Because of Sahara’s behavior earlier in the morning, I was incredibly nervous going into the ring leading this ticking time bomb of a cow. In fact, somebody had to lead her in and out of the ring for me each class because she was so out of control until the moment she stepped foot into the actual show ring. The first class for us was beginner division fitting. Fitting is when the grooming and preparation of the cow is judged. Myself and the other competitors in my class walked around the ring and then stood in a line up for the judge to inspect closer. Once the judged finished pinning the class, the results were announced. I won! The judge made comments for each entrant and praised my close clipping on the ears and udder. I would like to thank my genes for this one, as my mom was a professionally trained dog groomer and most likely blessed me with swift clipper handling skills.

The next class was immediately after, which was Showmanship. Showmanship is judged based on how well the handler presents the cow by leading and setting up. In this class, I was pinned third out of five, which I was still pleased by, especially for having Sahara in control the entire time.

Since we had won one of the fitting classes in the beginner division, we had to wait for our championship class, where all of the class winners would face off for the best fitter in the division. The judge inspected us even closer this time, and for much longer. I was hoping to do well, but I never imagined that I would be named division champion at my first dairy show! This was such an exciting moment and it so incredibly rewarding considering all I’ve been through with this cow.

moo.jpg
The moo, the myth, the legend

By the time we finished, it was around 5:00 in the evening. The cows were cranky from it being past their milking time and the remaining cows on the quad had to begin the pilgrimage back to the dairy. This is where things went from triumphant to terrifying. Sahara could not go more than ten feet without bursting forward and dragging me. That was if she decided to move at all. Backup was called in and we led her one person on each side. Once we got slightly past the tunnel leading back though, things became dangerous. Sahara started dragging both of us and would fall to her knees. More backup had to be called in as we stood stranded on the side of the road. Every other cow had long since made it back to the dairy. An experienced dairy guy and the girl who had been helping me each took a lead rope of Sahara’s and we all just RAN back to the dairy. Before this day, I did not know cows were capable of running a four-beat gallop. But that was before I was literally sprinting behind my cow, choking from laughing so hard and being out of breath running after them.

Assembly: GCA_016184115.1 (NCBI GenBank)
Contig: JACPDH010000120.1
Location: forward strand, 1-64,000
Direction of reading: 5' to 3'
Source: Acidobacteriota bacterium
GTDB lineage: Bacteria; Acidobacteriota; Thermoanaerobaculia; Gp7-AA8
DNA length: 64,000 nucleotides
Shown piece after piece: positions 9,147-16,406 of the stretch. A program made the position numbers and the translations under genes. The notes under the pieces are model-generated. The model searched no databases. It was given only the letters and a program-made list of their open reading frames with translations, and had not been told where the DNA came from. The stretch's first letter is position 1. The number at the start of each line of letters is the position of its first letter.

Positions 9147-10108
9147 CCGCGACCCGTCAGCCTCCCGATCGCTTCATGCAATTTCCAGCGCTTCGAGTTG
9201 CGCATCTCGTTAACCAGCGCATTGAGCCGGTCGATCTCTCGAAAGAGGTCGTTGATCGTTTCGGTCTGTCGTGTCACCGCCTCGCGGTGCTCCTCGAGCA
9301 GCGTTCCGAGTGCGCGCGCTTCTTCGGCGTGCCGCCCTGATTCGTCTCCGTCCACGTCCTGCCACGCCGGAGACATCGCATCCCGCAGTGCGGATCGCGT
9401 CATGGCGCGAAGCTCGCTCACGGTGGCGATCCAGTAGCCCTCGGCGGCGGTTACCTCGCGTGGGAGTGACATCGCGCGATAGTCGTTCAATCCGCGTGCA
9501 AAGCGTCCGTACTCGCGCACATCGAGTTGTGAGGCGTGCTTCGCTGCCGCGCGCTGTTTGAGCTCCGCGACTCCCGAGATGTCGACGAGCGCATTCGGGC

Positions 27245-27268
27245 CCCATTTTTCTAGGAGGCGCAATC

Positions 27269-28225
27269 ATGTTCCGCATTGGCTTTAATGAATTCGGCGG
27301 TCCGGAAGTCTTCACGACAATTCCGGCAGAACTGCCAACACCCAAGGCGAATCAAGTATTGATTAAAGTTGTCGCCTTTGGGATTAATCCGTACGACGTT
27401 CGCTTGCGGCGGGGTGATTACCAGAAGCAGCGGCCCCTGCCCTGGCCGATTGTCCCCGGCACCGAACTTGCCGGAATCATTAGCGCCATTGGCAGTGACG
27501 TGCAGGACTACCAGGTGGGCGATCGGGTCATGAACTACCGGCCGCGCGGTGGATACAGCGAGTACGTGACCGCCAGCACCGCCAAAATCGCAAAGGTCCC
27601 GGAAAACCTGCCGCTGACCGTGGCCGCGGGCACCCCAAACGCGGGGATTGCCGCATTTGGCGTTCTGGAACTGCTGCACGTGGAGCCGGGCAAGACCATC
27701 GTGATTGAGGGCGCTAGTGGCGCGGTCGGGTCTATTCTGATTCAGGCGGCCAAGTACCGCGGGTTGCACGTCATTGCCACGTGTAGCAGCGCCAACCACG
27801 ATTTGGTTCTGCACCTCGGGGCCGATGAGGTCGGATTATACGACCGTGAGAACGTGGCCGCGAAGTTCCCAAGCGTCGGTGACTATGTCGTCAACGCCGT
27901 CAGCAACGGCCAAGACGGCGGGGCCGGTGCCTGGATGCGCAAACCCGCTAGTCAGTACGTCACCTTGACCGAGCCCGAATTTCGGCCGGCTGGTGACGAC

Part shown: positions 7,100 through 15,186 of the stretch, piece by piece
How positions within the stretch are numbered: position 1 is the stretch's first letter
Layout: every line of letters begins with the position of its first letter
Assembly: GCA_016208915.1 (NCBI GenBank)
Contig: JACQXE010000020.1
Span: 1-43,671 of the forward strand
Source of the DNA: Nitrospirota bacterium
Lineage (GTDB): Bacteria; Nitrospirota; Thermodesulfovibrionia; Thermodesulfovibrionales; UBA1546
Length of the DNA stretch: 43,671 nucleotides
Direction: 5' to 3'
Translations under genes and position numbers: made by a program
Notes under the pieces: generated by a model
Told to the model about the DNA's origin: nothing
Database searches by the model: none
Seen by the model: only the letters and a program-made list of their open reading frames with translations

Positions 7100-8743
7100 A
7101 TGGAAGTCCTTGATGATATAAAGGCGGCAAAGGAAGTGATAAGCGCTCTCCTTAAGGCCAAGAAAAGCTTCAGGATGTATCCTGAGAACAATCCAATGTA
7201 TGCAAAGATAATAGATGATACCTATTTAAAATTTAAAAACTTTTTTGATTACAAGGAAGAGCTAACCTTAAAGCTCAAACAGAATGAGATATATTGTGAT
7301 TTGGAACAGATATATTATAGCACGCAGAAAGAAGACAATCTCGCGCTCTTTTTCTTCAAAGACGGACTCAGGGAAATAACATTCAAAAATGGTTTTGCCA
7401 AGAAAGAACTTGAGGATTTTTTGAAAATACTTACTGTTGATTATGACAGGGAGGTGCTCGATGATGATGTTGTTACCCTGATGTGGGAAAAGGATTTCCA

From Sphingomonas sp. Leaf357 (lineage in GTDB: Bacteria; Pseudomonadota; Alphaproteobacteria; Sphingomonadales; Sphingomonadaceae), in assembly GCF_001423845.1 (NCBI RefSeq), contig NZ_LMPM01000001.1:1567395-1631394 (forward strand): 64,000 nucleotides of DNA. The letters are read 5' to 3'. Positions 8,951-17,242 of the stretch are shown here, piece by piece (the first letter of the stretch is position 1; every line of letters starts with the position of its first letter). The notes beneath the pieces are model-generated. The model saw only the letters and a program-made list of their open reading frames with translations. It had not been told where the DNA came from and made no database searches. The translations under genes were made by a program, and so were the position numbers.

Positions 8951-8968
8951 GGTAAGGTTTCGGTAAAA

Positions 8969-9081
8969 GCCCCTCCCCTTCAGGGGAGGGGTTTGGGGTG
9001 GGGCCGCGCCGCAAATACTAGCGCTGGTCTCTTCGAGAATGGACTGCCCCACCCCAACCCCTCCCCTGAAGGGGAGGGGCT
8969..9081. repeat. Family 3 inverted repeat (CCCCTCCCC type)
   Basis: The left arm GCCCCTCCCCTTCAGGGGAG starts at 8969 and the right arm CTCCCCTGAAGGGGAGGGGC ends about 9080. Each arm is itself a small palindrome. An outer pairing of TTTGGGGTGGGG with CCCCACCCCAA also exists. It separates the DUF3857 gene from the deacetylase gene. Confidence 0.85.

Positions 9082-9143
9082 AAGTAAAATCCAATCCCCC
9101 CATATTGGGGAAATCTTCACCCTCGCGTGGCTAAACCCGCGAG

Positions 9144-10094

In the end, Sahara made it back to the dairy to be milked and I made it back up to campus where my day was not yet over, as I still had to help clean up. My friend I was on clean up duty with, who had also been showing a cow that day, and I were drunk with exhaustion as we fumbled our way through campus, stacking chairs and moving bleachers. Present day, I have my dairy show ribbons, including the big purple champion ribbon, hanging among my horse show ribbons above my bed. As for Sahara, she is now cannulated, which means she has a port-like device which allows students to look into her stomach, so she is no longer presentable for showing. While I may never show Sahara again, I do hope to show another cow next year once my schedule lightens up, but the memories of my crazy, slobbery, Jersey cow are fond ones.